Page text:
WASHINGTON — Initial tests last week indicating a possible new case of mad cow disease in the United States have proved wrong after subsequent testing, the U.S. Department of Agriculture announced Tuesday.
The potential case of bovine spongiform encephalopathy, or BSE, was found through a rapid screening program initiated by the USDA after the first -- and only -- U.S. case was discovered in Washington state last December.
More than 121,000 cattle have been tested since the program started June 1. Tests on three, including the current case, came back positive in preliminary screening but the cattle were cleared of infection after more definitive tests.
"The main thing is we've taken action aggressively," said Ed Loyd, a spokesman for the Agriculture Department. "We've taken this very seriously and implemented many of the safeguards last year. This is not unexpected."
The screening program tests cows considered at risk for the disease -- older cattle, "downers" too ill to walk, cattle displaying symptoms of neurological ailments -- as well as healthy cows. The initial test is designed to be extremely sensitive and false-positive findings are expected, department officials said.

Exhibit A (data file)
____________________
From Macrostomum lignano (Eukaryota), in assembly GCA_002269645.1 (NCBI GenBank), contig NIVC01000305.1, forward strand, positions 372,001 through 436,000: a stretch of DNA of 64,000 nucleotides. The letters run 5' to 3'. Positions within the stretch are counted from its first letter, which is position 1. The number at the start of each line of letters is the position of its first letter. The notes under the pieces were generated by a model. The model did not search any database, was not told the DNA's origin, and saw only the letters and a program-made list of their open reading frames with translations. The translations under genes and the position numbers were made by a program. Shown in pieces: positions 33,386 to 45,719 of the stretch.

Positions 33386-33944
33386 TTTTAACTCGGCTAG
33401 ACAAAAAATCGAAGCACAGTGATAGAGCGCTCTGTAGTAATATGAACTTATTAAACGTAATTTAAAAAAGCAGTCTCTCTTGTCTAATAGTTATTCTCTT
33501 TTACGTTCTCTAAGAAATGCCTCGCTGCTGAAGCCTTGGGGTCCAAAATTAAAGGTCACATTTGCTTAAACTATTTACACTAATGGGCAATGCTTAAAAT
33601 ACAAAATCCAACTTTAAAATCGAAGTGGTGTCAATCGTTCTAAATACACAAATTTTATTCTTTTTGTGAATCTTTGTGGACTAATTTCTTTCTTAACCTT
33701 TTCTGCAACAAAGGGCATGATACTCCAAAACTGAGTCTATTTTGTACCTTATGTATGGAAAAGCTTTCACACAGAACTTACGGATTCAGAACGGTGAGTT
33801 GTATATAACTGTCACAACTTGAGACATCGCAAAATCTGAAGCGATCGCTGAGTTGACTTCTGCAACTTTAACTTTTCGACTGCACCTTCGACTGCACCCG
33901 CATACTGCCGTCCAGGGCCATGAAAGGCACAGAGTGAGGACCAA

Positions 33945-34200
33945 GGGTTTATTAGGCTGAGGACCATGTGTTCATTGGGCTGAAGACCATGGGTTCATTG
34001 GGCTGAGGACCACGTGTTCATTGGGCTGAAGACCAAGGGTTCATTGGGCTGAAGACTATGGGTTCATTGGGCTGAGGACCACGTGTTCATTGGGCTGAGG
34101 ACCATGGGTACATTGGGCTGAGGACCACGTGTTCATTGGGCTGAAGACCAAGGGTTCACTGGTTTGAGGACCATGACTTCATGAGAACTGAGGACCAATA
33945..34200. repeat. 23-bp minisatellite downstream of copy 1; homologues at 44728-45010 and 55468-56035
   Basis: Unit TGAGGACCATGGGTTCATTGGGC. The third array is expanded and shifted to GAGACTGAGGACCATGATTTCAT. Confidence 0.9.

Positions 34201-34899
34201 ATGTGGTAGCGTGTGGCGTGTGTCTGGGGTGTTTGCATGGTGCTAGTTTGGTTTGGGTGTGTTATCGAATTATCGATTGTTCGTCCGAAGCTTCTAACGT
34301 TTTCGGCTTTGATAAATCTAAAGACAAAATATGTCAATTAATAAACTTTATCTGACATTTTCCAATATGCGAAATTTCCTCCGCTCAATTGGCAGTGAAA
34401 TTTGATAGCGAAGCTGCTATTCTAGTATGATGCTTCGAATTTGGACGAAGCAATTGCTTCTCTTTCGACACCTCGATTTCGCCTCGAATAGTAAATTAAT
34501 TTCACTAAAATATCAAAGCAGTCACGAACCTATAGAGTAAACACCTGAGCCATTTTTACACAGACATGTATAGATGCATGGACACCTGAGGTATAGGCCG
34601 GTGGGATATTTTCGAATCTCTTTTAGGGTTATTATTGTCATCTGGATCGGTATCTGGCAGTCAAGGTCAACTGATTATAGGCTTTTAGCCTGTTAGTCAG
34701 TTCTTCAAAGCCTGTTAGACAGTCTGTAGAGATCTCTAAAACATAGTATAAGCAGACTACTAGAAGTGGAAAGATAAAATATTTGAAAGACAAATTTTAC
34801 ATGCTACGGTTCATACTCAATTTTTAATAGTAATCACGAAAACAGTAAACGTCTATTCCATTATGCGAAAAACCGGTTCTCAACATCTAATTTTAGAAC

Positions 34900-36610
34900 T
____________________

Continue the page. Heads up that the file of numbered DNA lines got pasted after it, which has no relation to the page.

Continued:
If the screening test is positive, the USDA conducts a more definitive test that has been called "the gold standard" for BSE identification. In the current case, the USDA said, the samples were tested twice and came back negative both times. The tests were conducted at the department's National Veterinary Services Laboratory in Ames, Iowa.
When the screening test results were announced last week, the USDA suggested that the cow was in one of the groups at higher risk for the disease. No information has been released about the cow's origins. The carcass never reached processing for human food or animal feed, the USDA said.
Tuesday's news relieved meat industry officials, who had been concerned that a new case would hurt beef exports.
The announcement of the case last December caused more than 40 countries -- including Japan, the biggest U.S. beef export market -- to cut off all imports of American beef. The markets have slowly reopened; Japan had agreed only last month to resume imports.
BSE was first identified in 1986 in Britain, infecting about 178,000 cattle and leading to the destruction of 3.7 million animals.
The outbreak caused a nearly worldwide ban on British beef, costing farmers there billions of dollars in lost sales.
Scientists believe there is strong evidence that humans who have eaten meat from animals with BSE can develop variant Creutzfeldt-Jakob disease, a fatal brain-wasting illness.